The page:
The Kaggeboda project is like a small village, or a house in three parts. It’s all about the connection to the outside,  you have to go out to get anywhere or do anything. This summerhouse is very much about living ‘the small life’ – being outside within moments of waking up or spending all day preparing a meal in the outdoor kitchen.

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Ornate gold columns and chequered marble floors nod to the past life of Danish furniture brand Paustian‘s latest showroom, which has opened in a building renovated by Danish architecture practice Aarstiderne Architecture collaboration with brand’s in-house design team. The Paustian showroom takes over a now-defunct bank that dates back to 1868. Located in Stroget, a pedestrianised shopping area at the heart of Copenhagen, the store comes as part of the brand’s move to be more accessible.
It joins three other showrooms dotted across Denmark: one in Ostbanen, which occupies an old train station, another in Aarhus which is located inside an 18th-century mansion, and the flagship in Nordhavn, which is set within a building designed by Danish architect Utzon.
The new central branch features an expansive ground floor punctuated by the bank’s original gold pillars, which rise up to a mottled, vaulted ceiling. Veiny marble structural pillars, mahogany wall panelling and the distinctive checkerboard flooring have also been preserved throughout.
Keeping major interventions to a minimum, the practice has inserted large panels of glazing in the store’s front facade to flood the space with natural light and allow passersby on the street to glimpse inside.
Throughout the entire process, the aim has been to preserve the original architecture, while still revitalizing the building with new functions.

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The Old Meets New house is located in Tra Vinh, Vietnam, known for its fresh air, hospitality, and rustic charm. Not being heavily urbanised, the city retains plenty of traditional pagodas and residential areas. Before planning the house Block Architects wondered how the new house would interact with the surroundings, especially the buildings nearby, so that they could form a harmonious combination without dimming the spirit and individuality of the house itself.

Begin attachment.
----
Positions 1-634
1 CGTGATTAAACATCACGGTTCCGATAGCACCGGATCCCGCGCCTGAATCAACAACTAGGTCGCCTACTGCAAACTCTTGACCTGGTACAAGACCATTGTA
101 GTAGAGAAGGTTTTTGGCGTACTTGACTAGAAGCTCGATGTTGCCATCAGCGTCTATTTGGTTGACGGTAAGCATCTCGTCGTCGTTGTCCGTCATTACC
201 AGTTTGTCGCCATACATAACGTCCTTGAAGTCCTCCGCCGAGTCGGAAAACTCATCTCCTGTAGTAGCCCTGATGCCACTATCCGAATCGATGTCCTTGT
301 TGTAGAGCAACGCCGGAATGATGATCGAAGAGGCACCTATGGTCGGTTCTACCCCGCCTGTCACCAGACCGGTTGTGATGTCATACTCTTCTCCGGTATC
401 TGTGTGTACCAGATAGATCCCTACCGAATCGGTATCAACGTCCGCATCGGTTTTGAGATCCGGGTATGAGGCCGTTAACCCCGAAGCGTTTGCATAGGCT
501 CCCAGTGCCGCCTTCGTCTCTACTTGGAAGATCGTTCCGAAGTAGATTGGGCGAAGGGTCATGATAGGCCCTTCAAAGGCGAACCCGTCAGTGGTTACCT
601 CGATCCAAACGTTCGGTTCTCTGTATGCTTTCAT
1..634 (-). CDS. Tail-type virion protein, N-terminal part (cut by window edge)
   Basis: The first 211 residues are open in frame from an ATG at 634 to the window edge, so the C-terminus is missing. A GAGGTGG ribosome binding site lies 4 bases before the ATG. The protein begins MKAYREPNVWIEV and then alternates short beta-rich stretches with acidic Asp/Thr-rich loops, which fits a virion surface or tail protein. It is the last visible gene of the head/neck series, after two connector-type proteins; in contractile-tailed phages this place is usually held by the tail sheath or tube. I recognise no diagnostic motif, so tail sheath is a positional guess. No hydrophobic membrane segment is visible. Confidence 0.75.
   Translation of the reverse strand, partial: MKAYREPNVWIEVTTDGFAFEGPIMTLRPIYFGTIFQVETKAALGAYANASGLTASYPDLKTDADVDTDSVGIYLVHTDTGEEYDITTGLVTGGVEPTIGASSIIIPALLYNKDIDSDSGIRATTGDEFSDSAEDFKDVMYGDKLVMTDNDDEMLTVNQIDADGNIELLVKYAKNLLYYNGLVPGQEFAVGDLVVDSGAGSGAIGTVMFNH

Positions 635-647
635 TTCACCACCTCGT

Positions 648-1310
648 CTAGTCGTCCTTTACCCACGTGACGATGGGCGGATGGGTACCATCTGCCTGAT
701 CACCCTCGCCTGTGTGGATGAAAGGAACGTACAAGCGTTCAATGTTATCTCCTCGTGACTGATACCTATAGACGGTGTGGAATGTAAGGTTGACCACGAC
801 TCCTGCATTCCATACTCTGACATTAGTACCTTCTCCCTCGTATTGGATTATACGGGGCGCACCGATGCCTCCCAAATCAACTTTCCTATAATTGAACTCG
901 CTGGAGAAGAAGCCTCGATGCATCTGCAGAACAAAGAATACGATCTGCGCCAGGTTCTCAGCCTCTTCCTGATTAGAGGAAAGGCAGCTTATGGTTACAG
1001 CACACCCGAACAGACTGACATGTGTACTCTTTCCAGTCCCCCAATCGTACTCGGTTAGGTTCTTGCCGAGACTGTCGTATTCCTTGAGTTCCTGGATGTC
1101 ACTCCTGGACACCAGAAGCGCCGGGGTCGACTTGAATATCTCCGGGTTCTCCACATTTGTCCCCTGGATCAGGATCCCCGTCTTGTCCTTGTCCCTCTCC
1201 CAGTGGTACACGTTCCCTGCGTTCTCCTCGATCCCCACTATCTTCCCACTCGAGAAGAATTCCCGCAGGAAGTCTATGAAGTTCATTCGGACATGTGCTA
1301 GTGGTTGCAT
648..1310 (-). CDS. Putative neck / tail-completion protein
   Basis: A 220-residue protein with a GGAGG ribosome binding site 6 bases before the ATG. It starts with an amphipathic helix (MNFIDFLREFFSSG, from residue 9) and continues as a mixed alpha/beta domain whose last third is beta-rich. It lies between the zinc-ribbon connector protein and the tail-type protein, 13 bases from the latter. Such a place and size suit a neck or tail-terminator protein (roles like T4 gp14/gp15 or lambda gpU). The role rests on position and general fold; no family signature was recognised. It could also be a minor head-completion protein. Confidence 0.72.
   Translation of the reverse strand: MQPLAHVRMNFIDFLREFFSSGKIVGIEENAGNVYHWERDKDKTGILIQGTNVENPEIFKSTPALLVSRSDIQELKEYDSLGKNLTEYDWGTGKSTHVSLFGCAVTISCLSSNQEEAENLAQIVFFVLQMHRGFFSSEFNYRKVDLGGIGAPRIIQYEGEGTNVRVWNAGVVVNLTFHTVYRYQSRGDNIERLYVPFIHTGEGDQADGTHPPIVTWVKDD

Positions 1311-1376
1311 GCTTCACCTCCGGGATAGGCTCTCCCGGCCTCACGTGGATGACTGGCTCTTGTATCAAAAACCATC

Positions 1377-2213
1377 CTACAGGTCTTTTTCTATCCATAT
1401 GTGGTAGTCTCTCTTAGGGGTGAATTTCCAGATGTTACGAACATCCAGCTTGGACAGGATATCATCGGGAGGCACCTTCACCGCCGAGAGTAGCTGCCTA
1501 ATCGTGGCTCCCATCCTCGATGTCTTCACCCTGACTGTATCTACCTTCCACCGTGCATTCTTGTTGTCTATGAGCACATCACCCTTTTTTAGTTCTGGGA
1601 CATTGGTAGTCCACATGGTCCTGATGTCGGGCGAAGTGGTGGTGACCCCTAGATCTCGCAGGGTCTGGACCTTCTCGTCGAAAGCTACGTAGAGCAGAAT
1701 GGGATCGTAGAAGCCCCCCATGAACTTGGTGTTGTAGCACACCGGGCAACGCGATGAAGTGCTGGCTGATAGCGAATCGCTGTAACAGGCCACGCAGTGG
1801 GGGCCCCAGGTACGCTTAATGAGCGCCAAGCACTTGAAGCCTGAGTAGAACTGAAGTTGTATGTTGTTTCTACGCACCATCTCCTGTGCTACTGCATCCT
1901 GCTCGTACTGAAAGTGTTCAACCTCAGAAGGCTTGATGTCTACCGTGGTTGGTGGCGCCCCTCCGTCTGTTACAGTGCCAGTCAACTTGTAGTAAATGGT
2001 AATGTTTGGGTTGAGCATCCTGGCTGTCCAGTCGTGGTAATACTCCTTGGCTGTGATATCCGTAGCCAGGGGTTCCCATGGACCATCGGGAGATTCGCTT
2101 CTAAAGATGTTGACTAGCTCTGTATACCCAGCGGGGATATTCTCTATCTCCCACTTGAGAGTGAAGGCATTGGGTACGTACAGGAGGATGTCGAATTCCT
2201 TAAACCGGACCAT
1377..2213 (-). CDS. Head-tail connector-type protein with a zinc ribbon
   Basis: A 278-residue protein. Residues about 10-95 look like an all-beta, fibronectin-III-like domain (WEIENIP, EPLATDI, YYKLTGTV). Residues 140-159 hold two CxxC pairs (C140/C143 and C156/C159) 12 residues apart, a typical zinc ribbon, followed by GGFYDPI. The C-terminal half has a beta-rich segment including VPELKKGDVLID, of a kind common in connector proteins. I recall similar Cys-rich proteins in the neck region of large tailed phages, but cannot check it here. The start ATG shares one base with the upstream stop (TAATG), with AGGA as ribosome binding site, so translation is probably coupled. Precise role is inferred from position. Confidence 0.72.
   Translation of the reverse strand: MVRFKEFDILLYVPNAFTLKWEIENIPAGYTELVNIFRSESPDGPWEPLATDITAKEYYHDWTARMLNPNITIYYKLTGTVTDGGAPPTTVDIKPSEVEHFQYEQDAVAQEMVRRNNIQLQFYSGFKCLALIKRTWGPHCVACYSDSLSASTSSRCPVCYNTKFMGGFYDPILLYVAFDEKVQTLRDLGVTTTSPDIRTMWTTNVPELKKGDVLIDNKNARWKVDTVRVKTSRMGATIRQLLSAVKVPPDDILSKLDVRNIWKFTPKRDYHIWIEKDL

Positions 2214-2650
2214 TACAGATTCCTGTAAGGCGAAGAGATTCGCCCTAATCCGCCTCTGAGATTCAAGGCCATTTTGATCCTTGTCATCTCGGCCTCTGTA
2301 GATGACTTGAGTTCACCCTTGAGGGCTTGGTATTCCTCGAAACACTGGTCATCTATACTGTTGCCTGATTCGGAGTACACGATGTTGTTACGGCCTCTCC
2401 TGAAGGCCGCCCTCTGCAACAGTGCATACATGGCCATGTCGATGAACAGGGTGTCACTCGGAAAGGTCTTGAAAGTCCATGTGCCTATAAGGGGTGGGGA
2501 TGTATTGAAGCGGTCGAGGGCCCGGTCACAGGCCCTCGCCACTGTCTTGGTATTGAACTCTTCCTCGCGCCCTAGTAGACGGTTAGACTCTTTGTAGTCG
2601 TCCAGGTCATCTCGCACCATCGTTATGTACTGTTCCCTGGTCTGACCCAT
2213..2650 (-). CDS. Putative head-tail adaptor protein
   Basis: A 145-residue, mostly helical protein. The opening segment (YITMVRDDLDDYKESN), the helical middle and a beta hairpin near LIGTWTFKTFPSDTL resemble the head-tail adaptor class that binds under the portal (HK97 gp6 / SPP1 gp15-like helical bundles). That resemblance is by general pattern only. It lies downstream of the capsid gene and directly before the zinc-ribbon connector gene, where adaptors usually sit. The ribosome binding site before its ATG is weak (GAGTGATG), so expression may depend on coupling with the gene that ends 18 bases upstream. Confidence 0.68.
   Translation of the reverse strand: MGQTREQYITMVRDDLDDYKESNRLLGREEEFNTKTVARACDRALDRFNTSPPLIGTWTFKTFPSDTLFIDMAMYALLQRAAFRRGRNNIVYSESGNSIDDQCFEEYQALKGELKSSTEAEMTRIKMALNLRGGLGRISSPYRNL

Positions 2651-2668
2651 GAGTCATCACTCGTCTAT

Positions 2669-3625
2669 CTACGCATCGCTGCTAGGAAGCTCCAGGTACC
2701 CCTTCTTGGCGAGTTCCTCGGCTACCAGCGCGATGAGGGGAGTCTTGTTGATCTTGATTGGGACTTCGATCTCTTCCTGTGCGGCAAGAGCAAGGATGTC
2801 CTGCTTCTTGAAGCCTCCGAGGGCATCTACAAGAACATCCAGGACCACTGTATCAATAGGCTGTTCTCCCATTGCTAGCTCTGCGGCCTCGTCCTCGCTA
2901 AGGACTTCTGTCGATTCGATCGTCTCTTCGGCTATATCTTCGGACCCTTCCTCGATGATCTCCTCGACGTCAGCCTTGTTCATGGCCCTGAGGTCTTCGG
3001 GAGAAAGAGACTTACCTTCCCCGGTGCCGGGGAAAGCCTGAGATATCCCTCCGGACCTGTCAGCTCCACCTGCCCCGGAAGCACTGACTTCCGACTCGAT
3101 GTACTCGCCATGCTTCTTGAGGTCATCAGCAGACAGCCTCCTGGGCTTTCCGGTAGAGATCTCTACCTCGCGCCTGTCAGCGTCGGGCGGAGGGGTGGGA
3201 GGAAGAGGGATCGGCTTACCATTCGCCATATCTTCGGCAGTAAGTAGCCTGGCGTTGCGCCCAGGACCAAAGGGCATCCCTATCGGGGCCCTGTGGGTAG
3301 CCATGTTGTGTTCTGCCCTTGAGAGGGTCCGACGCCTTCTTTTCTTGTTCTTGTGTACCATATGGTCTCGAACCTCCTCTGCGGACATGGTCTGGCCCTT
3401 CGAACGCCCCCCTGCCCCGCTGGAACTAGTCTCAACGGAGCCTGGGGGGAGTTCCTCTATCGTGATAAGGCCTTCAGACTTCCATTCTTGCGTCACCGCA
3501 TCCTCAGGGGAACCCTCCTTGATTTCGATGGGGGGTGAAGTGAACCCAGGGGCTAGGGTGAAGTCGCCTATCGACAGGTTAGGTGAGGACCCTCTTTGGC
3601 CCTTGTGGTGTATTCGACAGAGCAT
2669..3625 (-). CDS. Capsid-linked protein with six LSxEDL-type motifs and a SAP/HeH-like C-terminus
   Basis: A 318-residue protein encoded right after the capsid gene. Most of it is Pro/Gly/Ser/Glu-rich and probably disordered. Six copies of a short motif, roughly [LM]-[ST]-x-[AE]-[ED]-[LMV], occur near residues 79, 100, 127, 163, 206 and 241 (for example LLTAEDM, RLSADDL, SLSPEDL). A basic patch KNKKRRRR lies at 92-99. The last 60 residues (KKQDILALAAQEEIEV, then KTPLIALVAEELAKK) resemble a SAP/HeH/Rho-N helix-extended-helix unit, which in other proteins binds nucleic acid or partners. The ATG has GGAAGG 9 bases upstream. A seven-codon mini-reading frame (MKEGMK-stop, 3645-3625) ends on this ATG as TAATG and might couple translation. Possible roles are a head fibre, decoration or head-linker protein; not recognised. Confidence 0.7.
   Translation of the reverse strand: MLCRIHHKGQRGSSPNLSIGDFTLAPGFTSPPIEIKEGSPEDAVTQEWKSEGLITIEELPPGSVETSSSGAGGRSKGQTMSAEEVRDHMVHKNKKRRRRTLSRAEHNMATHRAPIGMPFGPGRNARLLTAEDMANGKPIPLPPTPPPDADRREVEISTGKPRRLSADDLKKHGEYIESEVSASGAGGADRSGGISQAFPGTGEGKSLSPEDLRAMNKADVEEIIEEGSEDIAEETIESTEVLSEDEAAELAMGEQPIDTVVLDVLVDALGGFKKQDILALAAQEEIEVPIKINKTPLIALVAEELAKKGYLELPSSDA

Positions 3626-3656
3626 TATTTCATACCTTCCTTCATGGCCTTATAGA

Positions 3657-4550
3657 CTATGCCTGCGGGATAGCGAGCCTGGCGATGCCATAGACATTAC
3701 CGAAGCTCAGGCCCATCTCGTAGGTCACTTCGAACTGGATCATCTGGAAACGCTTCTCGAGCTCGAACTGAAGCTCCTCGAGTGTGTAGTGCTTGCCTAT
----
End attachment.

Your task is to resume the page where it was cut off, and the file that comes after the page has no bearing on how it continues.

Bricks form an outer shell to cover and protect the entire house. They are also used to filter the inner microclimate. Buffers such as lobbies, porches and voids are arranged to circulate fresh air.
The floor plan draws its inspiration from traditional three-part country houses, which include three main areas in the heart and two bedrooms on either side. These areas lay parallel to the adjacent empty land in order to harness natural wind and light.

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Ephemeral Edge is a weekend retreat located three hours north of New York City. As a retreat, the goal of the project was to contrasts the rapid sense of time and pressure of the city and extend the enjoyment and sensuousness of the everyday passage of time that is often highlighted in the open landscape.
Designed by Dean-Wolf Architects, the sense of extended time is accomplished by taking advantage of the forested hillside which contains a constructed pond with distant views. The design responds to four site conditions: the curving edge of the pond, the torqued banks necessary to construct the pond, the spindly edge of the forest clearing, and the quiet beauty of the distant view.
Internally the sun fills the intimate spaces of the house with the light and shadow of the forest. The pond and the distant view are always present.  At the entry, where the dining space aligns with the distant view, doors open through the house, joining the intimate table to the larger landscape.